The Lost Boys Symphony by Mark Andrew Ferguson (Little, Brown & Company) The nature of friendship and love is often complicated but Ferguson ups the ante of close friends, Henry, Val and Gabe’s sorrow filled love triangle with the appearance of two of Henry’s future incarnations. By turns philosophical and surreal, The Lost Boys Symphony escapes classification, but is instead a tense, beguiling and haunting read, which daringly explores the boundaries of love, addiction, madness and their influences on the construction of personal reality.
The Night Sister by Jennifer McMahon (Anchor) Letters to famed director Alfred Hitchcock, and the creepy, mostly abandoned Tower Motel (ghosts? monsters?) of London, Vermont take center stage in this atmospheric tale of sibling rivalry, declining family fortunes, and murder. McMahon delves into three generations of strong and secretive women, several narrative perspectives and a time spanning nearly sixty years as she briefly introduces readers to a doomed wife, and mother, contemplating the demise of her family in the face of a deadly secret. You’ll guess until the very end as the layers of the past are revealed, and clever writing with hairpin plot twists raise the stakes and tension as yet another family’s life hangs in the balance.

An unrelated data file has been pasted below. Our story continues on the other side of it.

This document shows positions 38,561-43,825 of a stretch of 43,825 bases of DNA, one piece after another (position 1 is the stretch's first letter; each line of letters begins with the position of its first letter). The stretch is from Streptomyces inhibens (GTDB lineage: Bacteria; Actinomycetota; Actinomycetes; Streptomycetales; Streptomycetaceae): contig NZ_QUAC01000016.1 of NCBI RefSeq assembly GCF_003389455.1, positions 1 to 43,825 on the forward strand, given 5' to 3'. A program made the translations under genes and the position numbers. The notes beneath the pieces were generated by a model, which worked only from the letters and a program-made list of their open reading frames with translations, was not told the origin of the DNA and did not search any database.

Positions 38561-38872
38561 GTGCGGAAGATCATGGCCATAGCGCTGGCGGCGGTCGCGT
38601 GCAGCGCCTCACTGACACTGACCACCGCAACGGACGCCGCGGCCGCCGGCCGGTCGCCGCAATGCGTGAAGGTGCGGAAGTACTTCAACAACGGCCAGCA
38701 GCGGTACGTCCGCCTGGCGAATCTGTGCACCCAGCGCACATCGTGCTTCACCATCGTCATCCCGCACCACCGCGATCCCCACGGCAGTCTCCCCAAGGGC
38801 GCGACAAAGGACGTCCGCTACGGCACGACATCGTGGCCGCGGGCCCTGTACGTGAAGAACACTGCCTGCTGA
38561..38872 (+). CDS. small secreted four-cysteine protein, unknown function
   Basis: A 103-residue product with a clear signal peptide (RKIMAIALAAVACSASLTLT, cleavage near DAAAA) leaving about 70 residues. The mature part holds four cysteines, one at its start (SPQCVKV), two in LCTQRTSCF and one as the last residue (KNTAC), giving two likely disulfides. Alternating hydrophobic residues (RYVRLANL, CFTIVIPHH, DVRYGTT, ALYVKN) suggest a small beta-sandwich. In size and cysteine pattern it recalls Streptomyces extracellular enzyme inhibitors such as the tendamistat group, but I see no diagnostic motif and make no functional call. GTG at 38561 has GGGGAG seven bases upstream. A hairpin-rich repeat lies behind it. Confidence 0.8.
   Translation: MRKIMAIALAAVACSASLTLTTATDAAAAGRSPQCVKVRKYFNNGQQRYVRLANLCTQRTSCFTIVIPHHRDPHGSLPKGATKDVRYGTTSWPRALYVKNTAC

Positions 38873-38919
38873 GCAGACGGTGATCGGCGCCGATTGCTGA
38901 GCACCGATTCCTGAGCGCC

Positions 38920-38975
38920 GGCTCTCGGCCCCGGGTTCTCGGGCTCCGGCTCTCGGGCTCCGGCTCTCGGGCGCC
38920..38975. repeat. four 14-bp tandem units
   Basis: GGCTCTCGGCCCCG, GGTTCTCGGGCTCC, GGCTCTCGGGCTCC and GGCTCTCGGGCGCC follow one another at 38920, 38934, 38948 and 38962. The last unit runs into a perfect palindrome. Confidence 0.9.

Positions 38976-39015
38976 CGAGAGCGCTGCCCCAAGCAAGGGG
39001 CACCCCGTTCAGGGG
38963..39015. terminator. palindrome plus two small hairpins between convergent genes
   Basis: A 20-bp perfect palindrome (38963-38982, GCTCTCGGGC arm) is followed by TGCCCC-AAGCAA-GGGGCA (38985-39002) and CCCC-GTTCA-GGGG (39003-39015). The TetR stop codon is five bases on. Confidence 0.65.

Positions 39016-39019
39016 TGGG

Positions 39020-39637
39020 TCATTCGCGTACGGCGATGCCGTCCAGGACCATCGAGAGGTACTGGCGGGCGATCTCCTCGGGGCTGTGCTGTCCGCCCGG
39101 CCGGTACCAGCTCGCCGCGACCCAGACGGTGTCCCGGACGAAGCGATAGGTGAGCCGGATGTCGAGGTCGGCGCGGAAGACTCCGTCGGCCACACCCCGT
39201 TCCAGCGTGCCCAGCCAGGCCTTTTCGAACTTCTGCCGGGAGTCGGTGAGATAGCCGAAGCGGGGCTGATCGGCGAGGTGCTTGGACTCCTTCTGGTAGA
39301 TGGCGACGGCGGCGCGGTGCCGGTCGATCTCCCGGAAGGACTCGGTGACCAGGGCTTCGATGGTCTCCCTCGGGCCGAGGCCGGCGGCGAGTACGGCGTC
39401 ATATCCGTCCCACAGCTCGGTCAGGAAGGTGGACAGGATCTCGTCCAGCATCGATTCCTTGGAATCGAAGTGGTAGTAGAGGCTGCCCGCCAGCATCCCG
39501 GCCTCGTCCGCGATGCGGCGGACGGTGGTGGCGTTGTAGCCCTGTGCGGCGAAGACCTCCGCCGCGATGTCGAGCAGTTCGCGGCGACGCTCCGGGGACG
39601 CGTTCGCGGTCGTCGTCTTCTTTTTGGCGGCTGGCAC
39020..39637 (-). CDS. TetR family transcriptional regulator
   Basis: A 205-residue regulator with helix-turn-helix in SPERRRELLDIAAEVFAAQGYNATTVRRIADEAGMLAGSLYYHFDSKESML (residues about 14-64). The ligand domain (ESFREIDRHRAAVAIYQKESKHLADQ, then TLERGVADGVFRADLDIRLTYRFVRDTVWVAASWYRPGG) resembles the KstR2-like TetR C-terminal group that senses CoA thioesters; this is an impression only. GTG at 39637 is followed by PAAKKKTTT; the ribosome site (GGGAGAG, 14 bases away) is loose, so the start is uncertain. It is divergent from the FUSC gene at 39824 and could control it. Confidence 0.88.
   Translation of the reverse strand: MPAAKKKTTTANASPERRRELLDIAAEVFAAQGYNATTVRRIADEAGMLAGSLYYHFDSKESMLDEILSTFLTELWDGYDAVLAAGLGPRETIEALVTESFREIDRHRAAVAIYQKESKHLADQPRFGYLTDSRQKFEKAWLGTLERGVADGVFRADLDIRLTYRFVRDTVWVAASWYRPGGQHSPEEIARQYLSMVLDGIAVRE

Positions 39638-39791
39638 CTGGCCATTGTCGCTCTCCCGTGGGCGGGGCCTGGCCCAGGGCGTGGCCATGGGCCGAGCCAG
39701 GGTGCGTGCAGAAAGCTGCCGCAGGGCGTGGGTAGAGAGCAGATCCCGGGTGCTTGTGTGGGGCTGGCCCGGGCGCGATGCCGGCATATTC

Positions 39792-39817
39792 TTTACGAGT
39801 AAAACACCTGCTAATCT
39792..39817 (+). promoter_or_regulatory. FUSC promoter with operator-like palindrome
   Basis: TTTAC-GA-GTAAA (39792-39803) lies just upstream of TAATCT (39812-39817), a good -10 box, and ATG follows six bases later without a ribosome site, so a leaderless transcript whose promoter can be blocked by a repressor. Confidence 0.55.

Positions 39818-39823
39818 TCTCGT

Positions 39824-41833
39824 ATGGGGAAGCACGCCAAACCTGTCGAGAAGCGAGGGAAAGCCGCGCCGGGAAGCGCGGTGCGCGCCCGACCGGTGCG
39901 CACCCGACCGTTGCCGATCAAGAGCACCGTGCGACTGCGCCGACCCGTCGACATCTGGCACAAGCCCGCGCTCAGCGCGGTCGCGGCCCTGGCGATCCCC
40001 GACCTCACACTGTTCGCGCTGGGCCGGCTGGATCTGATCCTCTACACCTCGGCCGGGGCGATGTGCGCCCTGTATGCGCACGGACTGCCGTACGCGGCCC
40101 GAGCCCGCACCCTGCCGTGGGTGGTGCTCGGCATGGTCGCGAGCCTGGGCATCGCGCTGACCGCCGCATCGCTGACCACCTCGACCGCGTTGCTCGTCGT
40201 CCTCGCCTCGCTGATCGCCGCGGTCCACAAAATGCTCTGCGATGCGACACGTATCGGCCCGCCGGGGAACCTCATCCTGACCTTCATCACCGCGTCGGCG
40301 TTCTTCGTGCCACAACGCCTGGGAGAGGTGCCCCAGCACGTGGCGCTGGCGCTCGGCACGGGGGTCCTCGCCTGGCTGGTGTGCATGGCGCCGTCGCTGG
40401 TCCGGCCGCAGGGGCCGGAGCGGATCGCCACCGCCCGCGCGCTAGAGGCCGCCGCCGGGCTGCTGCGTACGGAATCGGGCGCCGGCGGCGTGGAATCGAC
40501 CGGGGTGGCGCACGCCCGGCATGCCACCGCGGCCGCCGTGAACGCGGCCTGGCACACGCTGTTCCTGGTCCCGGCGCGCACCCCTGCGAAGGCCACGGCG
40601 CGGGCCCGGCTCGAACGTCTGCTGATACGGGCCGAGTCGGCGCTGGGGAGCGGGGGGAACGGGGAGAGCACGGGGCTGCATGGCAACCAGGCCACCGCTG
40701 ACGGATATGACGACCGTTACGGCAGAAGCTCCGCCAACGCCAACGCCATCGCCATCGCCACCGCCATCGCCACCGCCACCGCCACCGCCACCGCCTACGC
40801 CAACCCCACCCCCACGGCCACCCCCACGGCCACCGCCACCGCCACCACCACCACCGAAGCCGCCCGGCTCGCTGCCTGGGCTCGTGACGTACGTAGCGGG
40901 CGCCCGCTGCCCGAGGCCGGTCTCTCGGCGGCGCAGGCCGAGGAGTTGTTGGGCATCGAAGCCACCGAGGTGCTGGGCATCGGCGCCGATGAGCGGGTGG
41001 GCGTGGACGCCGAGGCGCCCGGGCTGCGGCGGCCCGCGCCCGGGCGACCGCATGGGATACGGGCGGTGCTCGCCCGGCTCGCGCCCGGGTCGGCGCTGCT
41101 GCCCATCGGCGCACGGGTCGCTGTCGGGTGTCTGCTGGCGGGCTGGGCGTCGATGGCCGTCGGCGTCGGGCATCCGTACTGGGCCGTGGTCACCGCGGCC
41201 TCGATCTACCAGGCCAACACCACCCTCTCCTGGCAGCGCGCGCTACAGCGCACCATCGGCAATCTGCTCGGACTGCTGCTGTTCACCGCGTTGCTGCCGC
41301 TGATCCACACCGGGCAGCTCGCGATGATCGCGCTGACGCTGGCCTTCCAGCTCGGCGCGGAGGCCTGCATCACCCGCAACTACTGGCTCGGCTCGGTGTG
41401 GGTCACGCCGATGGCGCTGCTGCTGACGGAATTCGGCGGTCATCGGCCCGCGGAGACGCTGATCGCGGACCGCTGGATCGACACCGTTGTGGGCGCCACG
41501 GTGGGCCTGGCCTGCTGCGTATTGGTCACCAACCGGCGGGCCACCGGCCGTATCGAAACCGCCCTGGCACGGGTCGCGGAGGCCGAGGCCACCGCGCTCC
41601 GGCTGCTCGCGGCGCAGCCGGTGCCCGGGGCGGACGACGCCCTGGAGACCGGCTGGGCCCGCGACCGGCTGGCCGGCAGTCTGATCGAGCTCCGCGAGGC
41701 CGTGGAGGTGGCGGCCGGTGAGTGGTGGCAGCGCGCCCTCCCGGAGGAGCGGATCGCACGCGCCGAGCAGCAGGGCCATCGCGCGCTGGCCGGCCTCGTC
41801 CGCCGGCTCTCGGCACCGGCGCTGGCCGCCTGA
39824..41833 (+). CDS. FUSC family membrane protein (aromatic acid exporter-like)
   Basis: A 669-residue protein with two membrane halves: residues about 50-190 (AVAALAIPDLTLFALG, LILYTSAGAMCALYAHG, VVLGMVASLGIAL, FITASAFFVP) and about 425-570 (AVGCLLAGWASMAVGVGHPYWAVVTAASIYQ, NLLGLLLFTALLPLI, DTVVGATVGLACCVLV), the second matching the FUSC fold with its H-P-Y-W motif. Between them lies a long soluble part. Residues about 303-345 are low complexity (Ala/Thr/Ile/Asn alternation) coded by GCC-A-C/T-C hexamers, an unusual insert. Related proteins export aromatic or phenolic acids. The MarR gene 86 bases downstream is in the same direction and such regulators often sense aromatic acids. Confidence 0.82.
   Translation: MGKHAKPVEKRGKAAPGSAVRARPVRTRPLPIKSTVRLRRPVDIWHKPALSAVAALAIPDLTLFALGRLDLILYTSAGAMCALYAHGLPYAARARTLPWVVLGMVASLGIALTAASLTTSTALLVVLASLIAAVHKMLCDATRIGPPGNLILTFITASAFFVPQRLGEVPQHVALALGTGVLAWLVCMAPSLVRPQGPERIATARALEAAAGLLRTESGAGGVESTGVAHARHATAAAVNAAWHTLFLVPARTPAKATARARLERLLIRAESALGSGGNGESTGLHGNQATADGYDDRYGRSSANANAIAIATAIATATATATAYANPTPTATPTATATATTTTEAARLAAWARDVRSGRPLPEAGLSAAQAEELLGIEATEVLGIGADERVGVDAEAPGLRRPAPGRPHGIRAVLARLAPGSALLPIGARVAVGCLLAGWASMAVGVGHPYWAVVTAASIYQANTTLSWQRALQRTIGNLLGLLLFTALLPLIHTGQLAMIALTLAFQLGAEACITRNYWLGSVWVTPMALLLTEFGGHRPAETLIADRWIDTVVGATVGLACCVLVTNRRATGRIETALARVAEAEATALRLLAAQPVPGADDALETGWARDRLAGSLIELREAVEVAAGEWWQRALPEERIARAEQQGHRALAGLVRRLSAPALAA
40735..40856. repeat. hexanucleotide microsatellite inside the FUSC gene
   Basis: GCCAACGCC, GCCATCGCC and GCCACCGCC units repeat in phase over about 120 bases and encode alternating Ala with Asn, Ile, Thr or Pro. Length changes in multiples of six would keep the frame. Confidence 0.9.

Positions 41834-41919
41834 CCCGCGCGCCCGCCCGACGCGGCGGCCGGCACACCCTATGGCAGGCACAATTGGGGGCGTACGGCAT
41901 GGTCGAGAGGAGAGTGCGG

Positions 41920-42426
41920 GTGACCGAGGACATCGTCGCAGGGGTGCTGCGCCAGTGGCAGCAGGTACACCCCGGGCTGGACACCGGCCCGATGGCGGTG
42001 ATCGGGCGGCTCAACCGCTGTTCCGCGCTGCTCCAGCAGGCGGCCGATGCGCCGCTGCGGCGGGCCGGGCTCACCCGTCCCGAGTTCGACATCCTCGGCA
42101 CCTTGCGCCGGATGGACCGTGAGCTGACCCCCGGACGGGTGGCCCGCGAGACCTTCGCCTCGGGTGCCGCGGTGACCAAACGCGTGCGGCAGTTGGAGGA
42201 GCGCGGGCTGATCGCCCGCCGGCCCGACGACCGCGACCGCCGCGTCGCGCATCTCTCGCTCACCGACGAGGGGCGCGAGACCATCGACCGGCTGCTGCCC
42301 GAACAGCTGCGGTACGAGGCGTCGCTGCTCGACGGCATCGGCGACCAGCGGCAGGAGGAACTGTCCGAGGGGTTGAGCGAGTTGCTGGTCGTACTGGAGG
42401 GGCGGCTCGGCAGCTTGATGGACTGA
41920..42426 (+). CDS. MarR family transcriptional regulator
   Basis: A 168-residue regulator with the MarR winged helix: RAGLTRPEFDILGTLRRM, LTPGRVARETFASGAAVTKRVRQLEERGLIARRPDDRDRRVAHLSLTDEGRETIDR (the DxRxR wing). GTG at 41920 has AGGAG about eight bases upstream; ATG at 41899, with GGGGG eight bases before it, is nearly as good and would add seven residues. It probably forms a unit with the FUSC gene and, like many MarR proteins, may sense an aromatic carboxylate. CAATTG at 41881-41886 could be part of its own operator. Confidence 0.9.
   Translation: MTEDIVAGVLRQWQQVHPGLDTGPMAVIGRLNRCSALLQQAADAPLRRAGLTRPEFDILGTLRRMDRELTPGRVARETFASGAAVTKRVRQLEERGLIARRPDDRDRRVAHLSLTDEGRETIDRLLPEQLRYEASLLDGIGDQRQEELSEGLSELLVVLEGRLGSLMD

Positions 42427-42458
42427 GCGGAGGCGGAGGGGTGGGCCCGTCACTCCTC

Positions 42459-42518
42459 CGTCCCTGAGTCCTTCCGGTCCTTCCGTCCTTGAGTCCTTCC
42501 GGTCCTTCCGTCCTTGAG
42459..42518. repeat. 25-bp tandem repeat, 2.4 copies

The Bookseller by Cynthia Swanson (Harper) Detroit, and Kitty—embattled bookstore owner who finds relief from the stress of the day in a rich dream life. There, she is Katharyn, the mother of two endearing children, and the wife of the perfect husband. As the dreams become more detailed, Kitty finds it hard to distinguish which life and family are real. Swanson brings the past and both identities to such vivid reality that it is a feat not to race through to find out if the blurred lines of both lives can find a satisfying resolution.
Girl at War by Sara Novic (Random House) When most Americans think about the Balkan states and the wars which raged there in the second half of the 20th century we think about Bosnia or Kosovo. In Girl at War, Novic offers another perspective, that of a young woman caught up in the fear and heartache of the Croatian War for Independence. Whelan’s narration is very well balanced, striking the appropriate emotional notes without being melodramatic.
The Well by Catherine Chanter (Washington Square Press) It should have been a bad time to move from the city to a farm, what with the persistent drought throughout not only the UK but all of Europe. But Ruth and her husband Mark are plagued by rumors and bad memories, and they are assured that the farm they are buying has a persistent water table. It is more than that at The Well, though. Here there is rain, crops grow prolifically. It doesn’t take long before their neighbors begin to resent them and their land becomes a magnet for the desperate. Chanter’s tale is enchanting, spinning a web which ensnares readers quickly into Ruth’s life and the dramatic events caused by the catastrophic drought.